People with mutations in the Parkin gene can develop young-onset Parkinson’s disease (PD). The protein parkin (genes encode proteins) modifies the structure of many other cell proteins. Recent studies show that multiple proteins regulating immune function are modified by parkin. We propose that disruption in the immune proteins in brain cells of people with Parkin mutations impairs their ability to repair the dopamine neurons damaged in PD.
Pre-clinical models with and without the parkin protein will be introduced a toxin into the brain region that becomes damaged during Parkinson’s disease. The response of the brain’s immune cells to this stress will be determined. The microglial cells will then be modified in a culture dish to evaluate whether the replacement of the immune system that is not functioning in the parkin-depleted cells can rescue their immune response. To test whether these immune changes are operational in humans, we will compare immune cells people with Parkin mutations to individuals with intact Parkin function.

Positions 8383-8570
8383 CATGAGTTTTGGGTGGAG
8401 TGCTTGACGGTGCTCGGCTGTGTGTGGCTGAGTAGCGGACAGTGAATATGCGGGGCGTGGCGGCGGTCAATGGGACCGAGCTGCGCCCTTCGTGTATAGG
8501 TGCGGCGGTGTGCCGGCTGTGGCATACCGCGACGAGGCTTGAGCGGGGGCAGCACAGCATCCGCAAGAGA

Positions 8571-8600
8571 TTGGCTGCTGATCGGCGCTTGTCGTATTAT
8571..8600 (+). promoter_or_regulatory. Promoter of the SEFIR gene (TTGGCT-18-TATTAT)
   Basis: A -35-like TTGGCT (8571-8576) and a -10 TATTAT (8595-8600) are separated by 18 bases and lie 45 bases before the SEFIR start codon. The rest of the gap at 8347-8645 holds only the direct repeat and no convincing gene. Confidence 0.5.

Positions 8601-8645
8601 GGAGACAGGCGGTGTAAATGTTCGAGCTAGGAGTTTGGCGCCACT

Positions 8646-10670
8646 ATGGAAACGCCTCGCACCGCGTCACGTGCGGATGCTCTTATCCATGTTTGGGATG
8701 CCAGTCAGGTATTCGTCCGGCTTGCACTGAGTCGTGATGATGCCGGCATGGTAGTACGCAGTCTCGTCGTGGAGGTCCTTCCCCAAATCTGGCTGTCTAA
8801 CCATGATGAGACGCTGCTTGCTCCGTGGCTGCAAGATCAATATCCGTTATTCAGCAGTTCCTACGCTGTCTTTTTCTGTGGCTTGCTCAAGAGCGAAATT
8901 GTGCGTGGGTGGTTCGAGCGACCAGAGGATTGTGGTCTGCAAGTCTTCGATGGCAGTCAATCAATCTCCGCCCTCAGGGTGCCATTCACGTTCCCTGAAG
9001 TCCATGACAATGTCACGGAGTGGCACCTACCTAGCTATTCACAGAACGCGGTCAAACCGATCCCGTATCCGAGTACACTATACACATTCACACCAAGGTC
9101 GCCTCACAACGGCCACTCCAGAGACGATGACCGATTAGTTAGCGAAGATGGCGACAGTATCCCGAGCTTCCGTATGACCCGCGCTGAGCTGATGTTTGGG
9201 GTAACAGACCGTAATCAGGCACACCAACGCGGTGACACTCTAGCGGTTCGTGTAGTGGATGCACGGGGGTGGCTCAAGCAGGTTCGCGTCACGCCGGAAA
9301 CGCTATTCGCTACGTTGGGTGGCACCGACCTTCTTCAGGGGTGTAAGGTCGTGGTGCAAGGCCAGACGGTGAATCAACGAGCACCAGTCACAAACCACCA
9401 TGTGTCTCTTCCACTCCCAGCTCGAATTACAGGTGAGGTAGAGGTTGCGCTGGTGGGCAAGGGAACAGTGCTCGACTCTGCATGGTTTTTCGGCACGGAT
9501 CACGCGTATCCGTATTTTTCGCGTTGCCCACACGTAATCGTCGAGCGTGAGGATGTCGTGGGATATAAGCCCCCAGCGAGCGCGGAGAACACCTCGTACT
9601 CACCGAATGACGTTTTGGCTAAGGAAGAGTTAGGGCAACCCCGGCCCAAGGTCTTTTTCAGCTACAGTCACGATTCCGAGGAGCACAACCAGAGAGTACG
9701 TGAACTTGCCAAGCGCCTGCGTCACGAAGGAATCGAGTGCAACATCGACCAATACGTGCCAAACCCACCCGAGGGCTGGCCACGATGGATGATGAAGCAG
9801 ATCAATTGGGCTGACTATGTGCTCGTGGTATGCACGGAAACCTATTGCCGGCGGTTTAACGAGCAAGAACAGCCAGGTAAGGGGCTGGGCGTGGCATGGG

Relevance to Diagnosis/Treatment of Parkinson’s Disease:
If our hypothesis is proven, these findings could lead to approaches to modify the immune system as a way to either prevent PD or to slow its progression. This would have the potential to open up a completely new therapeutic approach.
This study should allow us to test the hypothesis that an important function of the protein parkin is to facilitate the brain immune system to repair neuronal cells that are normally damaged. If proven correct, this study could be expanded upon to test this concept in greater detail in cells and possibly from spinal fluid in patients with mutations in Parkin and young-onset Parkinson’s disease.